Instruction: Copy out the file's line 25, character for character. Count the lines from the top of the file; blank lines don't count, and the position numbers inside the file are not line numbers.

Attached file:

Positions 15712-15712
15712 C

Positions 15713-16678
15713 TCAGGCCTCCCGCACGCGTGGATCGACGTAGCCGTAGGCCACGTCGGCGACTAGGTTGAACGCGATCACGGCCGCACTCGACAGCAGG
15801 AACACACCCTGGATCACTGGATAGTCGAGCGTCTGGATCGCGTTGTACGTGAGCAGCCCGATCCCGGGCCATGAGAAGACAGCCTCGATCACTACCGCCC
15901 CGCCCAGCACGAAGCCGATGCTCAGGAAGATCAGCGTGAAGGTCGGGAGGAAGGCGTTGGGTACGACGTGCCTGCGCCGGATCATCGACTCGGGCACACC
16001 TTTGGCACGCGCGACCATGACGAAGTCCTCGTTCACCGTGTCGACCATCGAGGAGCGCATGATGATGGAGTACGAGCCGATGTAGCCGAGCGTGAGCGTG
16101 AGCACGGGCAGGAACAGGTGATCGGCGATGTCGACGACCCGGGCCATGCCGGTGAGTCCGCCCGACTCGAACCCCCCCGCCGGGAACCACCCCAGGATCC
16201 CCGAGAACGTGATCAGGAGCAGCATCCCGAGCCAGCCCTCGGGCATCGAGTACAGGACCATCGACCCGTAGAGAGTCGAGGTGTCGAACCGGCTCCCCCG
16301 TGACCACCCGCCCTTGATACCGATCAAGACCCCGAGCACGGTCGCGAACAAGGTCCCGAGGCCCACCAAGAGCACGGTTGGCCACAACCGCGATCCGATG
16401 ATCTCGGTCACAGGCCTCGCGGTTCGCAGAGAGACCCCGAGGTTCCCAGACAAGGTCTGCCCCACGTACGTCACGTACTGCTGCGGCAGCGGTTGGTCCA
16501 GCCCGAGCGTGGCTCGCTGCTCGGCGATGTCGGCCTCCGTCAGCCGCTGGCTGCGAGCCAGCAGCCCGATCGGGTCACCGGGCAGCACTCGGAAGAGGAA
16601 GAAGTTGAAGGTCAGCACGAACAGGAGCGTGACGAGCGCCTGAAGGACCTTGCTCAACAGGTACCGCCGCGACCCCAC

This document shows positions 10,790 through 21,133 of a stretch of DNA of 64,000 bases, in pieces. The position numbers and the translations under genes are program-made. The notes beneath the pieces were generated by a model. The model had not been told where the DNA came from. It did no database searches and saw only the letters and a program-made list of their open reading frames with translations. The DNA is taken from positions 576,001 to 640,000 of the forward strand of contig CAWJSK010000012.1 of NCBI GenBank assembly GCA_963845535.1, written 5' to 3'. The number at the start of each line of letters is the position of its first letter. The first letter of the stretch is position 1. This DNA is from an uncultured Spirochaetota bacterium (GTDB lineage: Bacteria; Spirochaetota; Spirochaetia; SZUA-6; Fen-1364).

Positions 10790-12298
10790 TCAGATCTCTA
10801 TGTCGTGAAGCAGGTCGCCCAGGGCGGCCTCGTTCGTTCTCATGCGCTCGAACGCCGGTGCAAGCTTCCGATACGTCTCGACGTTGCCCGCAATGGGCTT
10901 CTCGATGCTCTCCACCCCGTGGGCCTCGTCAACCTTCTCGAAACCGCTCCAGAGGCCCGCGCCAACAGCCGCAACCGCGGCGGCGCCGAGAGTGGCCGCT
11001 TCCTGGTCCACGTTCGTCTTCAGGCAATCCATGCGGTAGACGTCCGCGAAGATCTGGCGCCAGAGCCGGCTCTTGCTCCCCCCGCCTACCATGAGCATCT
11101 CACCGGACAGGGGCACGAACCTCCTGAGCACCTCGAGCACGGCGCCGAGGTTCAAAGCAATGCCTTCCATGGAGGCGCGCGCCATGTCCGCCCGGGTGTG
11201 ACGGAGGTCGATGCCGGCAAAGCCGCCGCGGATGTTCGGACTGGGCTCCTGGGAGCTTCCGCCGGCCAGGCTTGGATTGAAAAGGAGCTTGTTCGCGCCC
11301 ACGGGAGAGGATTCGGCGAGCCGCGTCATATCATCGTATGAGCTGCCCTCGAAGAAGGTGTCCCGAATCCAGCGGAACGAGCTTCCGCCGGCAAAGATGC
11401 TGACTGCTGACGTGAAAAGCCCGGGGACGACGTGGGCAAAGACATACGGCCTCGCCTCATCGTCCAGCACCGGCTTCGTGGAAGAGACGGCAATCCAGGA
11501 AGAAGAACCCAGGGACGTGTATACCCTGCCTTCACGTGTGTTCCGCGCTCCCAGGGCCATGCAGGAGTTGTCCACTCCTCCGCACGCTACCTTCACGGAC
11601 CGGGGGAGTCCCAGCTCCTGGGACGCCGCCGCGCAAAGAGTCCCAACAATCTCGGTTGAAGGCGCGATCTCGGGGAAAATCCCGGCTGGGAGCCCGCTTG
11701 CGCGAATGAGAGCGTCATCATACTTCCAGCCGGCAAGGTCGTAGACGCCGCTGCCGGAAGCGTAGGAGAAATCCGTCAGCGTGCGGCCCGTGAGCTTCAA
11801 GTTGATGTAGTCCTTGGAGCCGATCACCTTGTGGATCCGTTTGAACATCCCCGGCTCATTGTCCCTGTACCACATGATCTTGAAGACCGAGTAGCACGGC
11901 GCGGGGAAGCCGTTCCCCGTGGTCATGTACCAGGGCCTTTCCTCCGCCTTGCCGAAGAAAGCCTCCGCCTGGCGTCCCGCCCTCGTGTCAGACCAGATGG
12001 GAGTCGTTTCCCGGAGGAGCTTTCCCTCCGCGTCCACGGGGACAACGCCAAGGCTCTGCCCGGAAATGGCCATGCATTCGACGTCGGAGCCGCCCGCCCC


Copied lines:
11601 CGGGGGAGTCCCAGCTCCTGGGACGCCGCCGCGCAAAGAGTCCCAACAATCTCGGTTGAAGGCGCGATCTCGGGGAAAATCCCGGCTGGGAGCCCGCTTG